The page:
Our last two faith stories in October take place some 800 years after our visit with Elijah on Oct. 13. We are back in northern Israel, although now Roman domination replaces an Israelite king. Both this story of a Roman soldier whose slave was healed remotely by Jesus, and an awkward foot-washing account are no doubt familiar to Sunday school attenders. So I will instead touch on their cultural settings.
The soldier in Luke 7:1-10 is a centurion, Latin for a captain over 100 infantrymen. Though unnamed, he is used to being in charge — the final authority over his mini-empire of Galilee. He is stationed in Capernaum, a town by the sea, the same town where Jesus has made his headquarters. (I can picture this since I just visited ancient Capernaum last April, at the end of a five-day, 40-mile hike from Nazareth on the Jesus Trail.)
But first, a mistranslation. In the NIV, the centurion has a valuable servant who is ill. But the Greek word is doulos — an enslaved person. He is not a diakonos, a servant receiving pay for work. Translators often soften the word “slave,” imagining, I suppose, that Jesus would have spoken against this vile system had it really existed there.
But it did. Slavery was the economic engine of the Roman Empire, comprising 15 percent to 30 percent of the population, and no one then could have imagined otherwise.
In his book, Slavery as Social Death, the sociologist Orlando Patterson defines slavery as the “permanent, violent domination of dishonored persons torn from their birth families.” The centurion depended on this valuable slave, perhaps to keep his records or organize his household, perhaps also to use sexually, since a slave’s body was the owner’s property.
The centurion believed kindness is more effective than domineering cruelty. By maintaining good relationships with Jewish elders around Capernaum, he could get help from them when needed.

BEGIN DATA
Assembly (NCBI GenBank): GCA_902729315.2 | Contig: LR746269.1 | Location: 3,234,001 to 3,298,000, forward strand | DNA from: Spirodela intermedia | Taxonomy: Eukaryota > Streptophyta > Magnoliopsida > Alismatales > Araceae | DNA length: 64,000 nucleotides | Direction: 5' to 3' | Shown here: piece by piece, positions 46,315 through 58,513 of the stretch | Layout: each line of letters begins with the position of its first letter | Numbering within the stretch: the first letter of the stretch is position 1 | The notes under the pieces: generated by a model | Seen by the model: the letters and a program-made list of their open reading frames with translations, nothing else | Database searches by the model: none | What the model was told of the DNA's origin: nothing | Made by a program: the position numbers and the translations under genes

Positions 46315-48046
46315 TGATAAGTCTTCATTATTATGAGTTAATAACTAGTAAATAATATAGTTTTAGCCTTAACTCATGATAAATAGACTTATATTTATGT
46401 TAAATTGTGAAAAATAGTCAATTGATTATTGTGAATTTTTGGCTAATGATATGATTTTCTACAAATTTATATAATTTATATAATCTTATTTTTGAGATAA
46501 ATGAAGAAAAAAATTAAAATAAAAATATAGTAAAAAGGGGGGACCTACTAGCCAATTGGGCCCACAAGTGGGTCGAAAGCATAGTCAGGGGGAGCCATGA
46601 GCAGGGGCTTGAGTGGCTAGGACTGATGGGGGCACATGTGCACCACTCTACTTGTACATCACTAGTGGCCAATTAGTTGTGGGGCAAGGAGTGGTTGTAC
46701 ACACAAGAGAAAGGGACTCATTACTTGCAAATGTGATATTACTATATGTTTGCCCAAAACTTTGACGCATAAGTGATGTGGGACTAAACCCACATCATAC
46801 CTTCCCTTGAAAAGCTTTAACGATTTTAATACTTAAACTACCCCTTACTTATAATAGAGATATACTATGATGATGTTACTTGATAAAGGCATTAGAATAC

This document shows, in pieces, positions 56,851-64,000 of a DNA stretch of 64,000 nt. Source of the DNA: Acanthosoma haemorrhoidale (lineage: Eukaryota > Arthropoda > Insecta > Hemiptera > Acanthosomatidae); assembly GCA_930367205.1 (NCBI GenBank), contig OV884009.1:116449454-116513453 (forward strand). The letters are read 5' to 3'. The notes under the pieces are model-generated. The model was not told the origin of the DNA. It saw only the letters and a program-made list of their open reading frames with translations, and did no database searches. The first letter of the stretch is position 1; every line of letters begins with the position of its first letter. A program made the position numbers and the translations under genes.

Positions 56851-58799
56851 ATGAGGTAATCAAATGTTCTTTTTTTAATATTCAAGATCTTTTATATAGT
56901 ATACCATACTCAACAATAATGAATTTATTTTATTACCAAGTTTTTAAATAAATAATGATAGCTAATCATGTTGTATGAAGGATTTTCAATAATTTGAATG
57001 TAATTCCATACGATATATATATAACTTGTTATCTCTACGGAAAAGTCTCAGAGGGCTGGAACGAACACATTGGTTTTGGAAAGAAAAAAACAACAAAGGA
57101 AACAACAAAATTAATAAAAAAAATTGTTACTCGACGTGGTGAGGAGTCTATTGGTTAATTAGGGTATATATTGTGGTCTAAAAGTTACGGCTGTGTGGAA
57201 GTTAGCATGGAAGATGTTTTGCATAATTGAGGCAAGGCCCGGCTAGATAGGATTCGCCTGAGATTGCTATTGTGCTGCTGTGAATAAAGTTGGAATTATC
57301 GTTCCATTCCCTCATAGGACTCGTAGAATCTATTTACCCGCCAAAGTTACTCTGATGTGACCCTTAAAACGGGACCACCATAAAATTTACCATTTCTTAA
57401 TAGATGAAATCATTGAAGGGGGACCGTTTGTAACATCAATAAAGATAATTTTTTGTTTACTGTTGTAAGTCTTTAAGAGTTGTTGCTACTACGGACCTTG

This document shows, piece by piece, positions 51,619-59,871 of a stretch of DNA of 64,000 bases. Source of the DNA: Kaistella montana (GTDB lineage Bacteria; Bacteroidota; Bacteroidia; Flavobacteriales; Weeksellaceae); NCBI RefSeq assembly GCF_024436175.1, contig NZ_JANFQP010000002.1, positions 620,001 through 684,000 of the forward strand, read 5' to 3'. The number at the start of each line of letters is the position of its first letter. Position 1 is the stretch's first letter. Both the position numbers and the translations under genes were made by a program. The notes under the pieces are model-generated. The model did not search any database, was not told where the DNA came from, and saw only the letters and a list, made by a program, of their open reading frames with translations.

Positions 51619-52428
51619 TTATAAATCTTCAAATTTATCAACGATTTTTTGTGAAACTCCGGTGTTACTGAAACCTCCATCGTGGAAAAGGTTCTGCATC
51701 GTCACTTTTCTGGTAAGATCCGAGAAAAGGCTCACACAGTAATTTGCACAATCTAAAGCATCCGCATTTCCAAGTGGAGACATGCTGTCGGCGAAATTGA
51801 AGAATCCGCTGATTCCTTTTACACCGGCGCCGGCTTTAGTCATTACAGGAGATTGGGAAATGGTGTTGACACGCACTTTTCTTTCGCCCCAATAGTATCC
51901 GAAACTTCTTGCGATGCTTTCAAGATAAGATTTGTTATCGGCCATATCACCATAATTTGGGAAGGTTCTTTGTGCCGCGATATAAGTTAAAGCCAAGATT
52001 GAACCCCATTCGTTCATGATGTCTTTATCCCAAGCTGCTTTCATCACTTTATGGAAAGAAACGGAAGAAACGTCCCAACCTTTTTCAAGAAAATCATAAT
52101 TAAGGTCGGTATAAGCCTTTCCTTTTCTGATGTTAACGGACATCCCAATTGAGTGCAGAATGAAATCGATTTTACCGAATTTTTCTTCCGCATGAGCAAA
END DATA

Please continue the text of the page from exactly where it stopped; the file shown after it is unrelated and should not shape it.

Though not a believer in Yahweh, the centurion understood power. He could use his political power in Galilee to negotiate with Jesus’ spiritual power over illness.
So Jesus saw the centurion’s political calculation of power and his kindness to social inferiors and called it greater faith than he had found in Israel.
Questions to ponder: What is “faith” in this context? If Jesus had power to heal the slave, could he also have negotiated his freedom?
In Luke 7:36-50, Jesus confronts a different issue of social class (and gender). We meet Pharisees, often portrayed as villains in the Gospels but probably the social-political-religious party with which Jesus was most closely connected. In any case, it earned him a dinner invitation.
Any comparable incident in our world would be ludicrous. Imagine a group of male elders in a small-town conservative church who invite a guest evangelist to dinner to check out his theology. A brash woman of uncertain morals breaks into the dining room and proceeds to undress the guest’s feet and anoint them with expensive perfume! Can’t imagine it? Neither can I.
Charles Talbert’s commentary notes that “in the East, the door to the dining room was left open so the uninvited could pass in and out during the festivities.” They could sit by the wall and listen to the conversation. That explains how this woman got into the room. And in those days, foot washing before supper was common because of transportation only by sandaled feet on dusty or muddy roads spackled with animal droppings.
Still, the woman’s unusual behavior demands a backstory. In 7:47, Jesus tells Simon, his host, that the woman’s many sins have been forgiven. A previous encounter with her must have resulted in repentance. Her lavish, sensual act was gratitude for sins already forgiven.
The story centers on the act of “seeing” as perceiving. Simon sees the woman washing and anointing Jesus’ feet, and he concludes that Jesus can’t be a prophet if he cannot see that she is a sinner. Jesus’ parable about two debtors helps Simon see how it critiques his own judgmental perception.
Then Jesus drives home his point: “Do you see this woman?” Do you see what she has done for me in contrast to what you have not done?
Questions to ponder: Do you see this woman? What act of faith saved her? (verse 50). What loving or gracious acts by women in your church go unseen by men?
Since retiring from teaching New Testament at Messiah College, Reta Halteman Finger adjuncts at Eastern Mennonite University, is a contributing editor at Sojourners magazine and writes a bimonthly Bible study blog, Reta’s Reflections, at eewc.com.